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026_Omission of the Auxiliary Verb in German


026_Omission of the Auxiliary Verb in German


This article, written in 1903 in the Proceedings of the American Philological Association, discusses the history of the auxiliary verb in the German language.


Keyes, Charles Reuben




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Charles Reuben Keyes

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Extracted from the Proceedings of the American Philological Association Vol. xxxiv, 1903 21. Omission of the Auxiliary Verb in German by Mr. Charles R. Keyes of the University of Southern California The Old High German and the Middle German never seem to omit the auxiliary verb. It may be expressed only once with two or more perfect or pluperfect tenses in the same construction and understood with the other or others, but even some examples are none too common, and they belong moreover, to Germanic syntex in general. German does not begin to separate itself from the other Germanic languages in the more or less frequent entire suppression of the auxiliary until about the end of the fifteenth century. It is not easy to tell just when the practice of omission begins. The irregular use of the ge as the sign of the past particle, its common occurrence as a prefix of the present and preterit tenses, and the frequent omission of e in the preterit singular of the week verb complicate matters somewhat and make identification of examples doubtful in many cases. Still any considerable practice of omission could of course be readily observed. Several examples apparently beyond suspicion occur in Diebold Schilling's Beschreibung der Burgundischen Kriege, Bern, about 1480. No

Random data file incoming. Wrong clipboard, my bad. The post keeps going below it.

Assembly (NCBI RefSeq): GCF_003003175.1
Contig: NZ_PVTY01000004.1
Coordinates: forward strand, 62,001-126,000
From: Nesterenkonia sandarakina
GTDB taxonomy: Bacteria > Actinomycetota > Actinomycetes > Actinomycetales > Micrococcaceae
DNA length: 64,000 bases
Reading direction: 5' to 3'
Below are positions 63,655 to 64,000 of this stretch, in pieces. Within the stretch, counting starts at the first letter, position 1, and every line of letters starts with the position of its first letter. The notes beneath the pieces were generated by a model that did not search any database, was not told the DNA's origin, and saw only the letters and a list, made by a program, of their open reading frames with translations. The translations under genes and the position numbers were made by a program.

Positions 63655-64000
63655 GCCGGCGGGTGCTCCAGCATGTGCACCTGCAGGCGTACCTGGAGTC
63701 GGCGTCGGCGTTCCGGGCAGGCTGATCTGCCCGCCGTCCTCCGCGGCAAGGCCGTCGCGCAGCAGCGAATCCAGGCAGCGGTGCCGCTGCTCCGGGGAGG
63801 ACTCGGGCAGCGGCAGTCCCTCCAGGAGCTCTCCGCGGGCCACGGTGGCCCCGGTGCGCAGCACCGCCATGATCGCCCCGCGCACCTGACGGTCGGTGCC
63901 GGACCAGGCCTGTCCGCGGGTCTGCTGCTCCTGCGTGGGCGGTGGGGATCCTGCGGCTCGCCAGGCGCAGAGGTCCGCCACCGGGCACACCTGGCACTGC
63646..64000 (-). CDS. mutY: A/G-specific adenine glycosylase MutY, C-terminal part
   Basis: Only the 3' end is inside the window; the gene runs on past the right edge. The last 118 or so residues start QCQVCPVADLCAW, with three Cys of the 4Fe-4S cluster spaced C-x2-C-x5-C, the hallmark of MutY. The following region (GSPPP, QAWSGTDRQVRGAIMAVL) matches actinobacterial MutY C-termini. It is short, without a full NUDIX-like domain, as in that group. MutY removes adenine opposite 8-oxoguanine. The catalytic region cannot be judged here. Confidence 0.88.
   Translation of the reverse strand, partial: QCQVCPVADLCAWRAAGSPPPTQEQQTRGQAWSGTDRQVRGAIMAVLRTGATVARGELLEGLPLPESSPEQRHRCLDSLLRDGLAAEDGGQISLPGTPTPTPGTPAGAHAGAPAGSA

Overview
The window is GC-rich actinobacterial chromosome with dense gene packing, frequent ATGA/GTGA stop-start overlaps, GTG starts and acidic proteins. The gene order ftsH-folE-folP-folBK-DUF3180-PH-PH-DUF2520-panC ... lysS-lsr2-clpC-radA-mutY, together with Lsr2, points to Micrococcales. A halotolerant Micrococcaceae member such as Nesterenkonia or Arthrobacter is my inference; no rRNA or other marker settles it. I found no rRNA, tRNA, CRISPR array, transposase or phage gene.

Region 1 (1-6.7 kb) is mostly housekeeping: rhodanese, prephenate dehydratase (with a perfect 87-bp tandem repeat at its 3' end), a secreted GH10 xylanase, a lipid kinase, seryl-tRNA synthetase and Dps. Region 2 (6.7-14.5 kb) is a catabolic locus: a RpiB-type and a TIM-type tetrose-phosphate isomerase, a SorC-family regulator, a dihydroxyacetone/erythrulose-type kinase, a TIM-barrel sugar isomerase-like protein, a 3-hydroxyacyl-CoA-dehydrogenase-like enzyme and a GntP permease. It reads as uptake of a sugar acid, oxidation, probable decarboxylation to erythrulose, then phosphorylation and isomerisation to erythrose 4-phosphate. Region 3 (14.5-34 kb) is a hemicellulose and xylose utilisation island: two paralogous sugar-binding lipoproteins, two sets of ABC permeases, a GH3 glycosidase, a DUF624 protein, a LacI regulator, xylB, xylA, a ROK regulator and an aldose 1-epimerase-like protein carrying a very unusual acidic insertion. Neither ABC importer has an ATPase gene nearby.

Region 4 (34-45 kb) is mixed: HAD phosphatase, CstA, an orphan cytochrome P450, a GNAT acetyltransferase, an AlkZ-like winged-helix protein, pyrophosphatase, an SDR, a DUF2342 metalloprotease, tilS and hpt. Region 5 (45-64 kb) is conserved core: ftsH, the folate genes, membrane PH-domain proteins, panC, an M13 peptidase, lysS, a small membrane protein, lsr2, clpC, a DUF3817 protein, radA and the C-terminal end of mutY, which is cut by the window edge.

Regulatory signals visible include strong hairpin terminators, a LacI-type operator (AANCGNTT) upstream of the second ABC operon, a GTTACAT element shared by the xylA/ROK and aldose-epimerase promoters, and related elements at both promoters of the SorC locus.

undoubted ones have thus far been noticed in the writings of Brant or Murner. The construction is foreign to the spirit of the Volksbuch Till Eulenspiegel, 1515. Two examples occur, but in the one case the auxiliary is replaced in the next edition of 1519, and the others look like a similar oversight or error. Luther is the first writer, apparently, who offers examples in considerable numbers. These are rare or uncommon in his earlier works, and may be said in general to be more numerous in his later ones. The construction, having once come into use, soon became very common so that the German grammarians of the eighth decade of the sixteenth century regarded the omission of the auxiliary verb as a common feature of the language. Das Volksbuch vom Doktor Faust teems with examples, and in the popular book Der Schildburger abenteuerliche Geschichten finiteless predication of this kind already the rule. Coming to the seventeenth century, we find the liberty to omit the finite verb in the perfect tenses of the dependent clause so constantly made use of as to clearly affect style. It might also be said that the auxiliary is omitted to excess. This condition continues to approximately 1775, though Lessing has already begun using much discretion. With Herder, Goethe, and Schiller the tide of finiteless predication begins to recede noticeably, and although examples are still common, yet the rule is to find the auxiliary in place. Since Goethe's time the tide has apparently begun to recede gradually. Heine, Grillparzer, Gurzkow, Hauff, Riehl, and others still omit the auxiliary often, but more recently examples of such omission are more difficult to find, particularly with the more careful writers. Instances are not common in Wilhelm Scherer's Geschichte der deutschen Literatur, and the examples noted in several of the works of Sadermann and Hauptmann could be counted on one's ten fingers. No account is made as yet to account for the origin of the omitted auxiliary construction, the theories that most readily suggest themselves having proven on further investigation untenable. This paper was discussed by Professors Gayley, Matzke and others.